The Washington Post takes a deep dive (2600 words) into four Battleground Counties that will help decide this year’s election. Incredibly, they greatly diminish this extensive work by first, including the state of Missouri in the analysis — a state Obama isn’t even contesting. Second, before delving into each state/county they offer polls including an admitted month-old poll in Ohio showing Obama leading by 11 percentage points. Besides using incredibly stale data, they even got the poll #s wrong. In the cited Quinnipiac poll from June, Obama was only leading by 9 percentage points, not 11. And there were a ton of issues with that poll like Obama having a 3 point advantage among male voters? There is no chance that is accurate in 2012. With plenty of other polls available, how does an ostensibly reputable newspaper use data from a month ago when election preferences change almost daily. Lastly, this talk of independent voters is nonsense. Most of the interviews were with complete partisans. Of course, the Republican partisan’s concerns were minimized by the reporter in classic liberal journalistic fashion, but regardless this article is allegedly about Independent/persuadable voters. Unbelievable.
With that as our lead in, we will focus on the worthwhile aspects on this opus like the three actual Battleground counties where the outcome is actually relevant: Wood County, Ohio; Henrico County, Virginia; Hillsborough County, Florida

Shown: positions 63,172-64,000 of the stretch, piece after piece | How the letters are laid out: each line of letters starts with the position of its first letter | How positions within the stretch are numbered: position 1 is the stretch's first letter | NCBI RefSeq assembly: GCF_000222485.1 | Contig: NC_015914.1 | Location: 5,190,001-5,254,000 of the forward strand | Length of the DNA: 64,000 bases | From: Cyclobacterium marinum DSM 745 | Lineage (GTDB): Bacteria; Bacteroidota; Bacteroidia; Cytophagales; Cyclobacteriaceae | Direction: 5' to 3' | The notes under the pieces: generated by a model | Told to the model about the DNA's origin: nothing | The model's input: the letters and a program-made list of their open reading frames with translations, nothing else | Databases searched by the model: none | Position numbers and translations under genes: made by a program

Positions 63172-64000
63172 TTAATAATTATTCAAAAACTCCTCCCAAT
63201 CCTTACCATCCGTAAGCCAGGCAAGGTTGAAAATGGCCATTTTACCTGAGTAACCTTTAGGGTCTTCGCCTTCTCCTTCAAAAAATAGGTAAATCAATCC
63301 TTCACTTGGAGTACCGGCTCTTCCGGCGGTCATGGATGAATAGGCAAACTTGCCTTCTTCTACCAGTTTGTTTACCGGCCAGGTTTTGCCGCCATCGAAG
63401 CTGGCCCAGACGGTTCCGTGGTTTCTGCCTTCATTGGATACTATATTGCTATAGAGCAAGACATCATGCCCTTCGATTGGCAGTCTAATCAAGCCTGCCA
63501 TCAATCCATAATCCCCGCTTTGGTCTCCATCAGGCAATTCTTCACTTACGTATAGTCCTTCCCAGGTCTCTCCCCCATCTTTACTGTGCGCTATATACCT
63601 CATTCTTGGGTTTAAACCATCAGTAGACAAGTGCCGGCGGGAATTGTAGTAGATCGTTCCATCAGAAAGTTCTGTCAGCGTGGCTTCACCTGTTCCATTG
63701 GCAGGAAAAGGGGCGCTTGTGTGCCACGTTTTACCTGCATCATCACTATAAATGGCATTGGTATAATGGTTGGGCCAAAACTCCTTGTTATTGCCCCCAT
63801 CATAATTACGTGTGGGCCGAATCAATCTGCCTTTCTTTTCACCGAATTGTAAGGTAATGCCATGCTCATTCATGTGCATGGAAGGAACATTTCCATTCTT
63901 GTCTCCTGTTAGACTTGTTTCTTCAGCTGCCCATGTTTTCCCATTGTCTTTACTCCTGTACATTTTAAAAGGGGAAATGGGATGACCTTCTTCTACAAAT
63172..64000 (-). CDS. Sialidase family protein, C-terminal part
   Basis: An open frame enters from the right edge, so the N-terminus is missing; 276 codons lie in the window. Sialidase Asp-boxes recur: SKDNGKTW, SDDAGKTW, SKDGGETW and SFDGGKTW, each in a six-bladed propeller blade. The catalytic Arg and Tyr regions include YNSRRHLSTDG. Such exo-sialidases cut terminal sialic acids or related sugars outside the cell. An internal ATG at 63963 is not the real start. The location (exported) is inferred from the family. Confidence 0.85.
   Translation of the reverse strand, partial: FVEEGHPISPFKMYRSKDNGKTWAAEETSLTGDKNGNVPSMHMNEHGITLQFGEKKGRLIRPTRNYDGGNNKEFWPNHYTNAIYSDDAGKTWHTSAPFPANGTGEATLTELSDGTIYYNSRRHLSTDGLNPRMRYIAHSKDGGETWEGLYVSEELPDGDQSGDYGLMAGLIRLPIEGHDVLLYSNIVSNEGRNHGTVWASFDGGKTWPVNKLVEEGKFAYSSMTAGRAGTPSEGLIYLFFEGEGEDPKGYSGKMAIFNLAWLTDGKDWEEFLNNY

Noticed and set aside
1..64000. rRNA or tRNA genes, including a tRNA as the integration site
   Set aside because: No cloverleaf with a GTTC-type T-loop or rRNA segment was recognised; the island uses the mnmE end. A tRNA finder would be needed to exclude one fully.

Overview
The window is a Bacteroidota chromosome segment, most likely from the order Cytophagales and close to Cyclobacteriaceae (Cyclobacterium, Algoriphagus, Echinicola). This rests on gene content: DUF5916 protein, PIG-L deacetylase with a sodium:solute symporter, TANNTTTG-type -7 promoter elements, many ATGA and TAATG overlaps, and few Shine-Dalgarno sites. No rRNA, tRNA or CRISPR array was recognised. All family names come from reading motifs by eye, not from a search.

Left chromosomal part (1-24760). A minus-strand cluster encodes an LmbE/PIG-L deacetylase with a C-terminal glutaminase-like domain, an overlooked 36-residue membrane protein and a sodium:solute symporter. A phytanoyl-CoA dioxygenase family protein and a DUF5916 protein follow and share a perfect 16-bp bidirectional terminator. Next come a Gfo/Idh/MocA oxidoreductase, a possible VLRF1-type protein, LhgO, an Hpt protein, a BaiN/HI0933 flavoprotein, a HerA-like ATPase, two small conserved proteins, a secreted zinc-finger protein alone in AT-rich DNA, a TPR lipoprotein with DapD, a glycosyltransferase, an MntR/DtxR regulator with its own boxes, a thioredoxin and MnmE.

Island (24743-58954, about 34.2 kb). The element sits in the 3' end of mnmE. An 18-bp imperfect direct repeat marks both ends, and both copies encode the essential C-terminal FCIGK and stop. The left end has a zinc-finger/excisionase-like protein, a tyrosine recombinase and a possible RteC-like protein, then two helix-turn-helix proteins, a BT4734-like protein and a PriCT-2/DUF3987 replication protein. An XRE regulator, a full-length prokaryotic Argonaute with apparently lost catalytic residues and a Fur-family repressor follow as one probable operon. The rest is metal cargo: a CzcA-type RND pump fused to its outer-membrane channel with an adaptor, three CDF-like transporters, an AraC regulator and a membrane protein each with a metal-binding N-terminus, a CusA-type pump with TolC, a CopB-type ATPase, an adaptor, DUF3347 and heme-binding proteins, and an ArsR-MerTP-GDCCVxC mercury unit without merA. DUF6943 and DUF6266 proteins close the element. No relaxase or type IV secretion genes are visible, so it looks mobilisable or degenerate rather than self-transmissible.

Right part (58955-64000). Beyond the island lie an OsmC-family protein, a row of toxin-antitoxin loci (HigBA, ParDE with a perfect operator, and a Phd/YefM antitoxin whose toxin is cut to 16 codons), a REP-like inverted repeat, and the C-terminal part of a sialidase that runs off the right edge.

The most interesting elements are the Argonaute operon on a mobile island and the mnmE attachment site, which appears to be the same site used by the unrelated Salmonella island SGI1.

In these next 100 days, President Obama and Republican challenger Mitt Romney and their political allies will spend hundreds of millions of dollars trying to sway uncommitted voters in a few key states. These are the people they’re after. Interviews with dozens of voters in Florida, Missouri, Ohio and Virginia illustrate just how complicated each voter’s decision can be and, sometimes, how very far removed it is from the election strategies being mapped out in campaign conference rooms in Chicago or Boston or Washington. The conversations with voters also show how little the daily media circus of gaffes and campaign ads and surrogate attacks actually moves its intended targets. After months of heavy advertising by Romney, many voters knew only that he is Mormon, rich and not Obama. This weekend, the Obama campaign kicks off the last 100 days of campaigning with 4,600 small events around the country, including Olympics-watching parties, house parties and “Barbecues for Barack.” The Romney campaign is taking a different approach. The candidate is in Israel this weekend as part of an overseas tour designed to enhance his image as an international statesman.
As it turns out, the fight is for an extraordinarily small slice of the U.S. electorate. In one recent poll, more than two-thirds of voters said they already had all the information they needed to make their choice. So a few undecided people, in just a few places, could swing an entire country. Washington Post reporters visited four counties that could be decisive. All four voted for George W. Bush in 2000 and 2004 and then for Obama in 2008, and each is in a state that will be crucial to the outcome in November.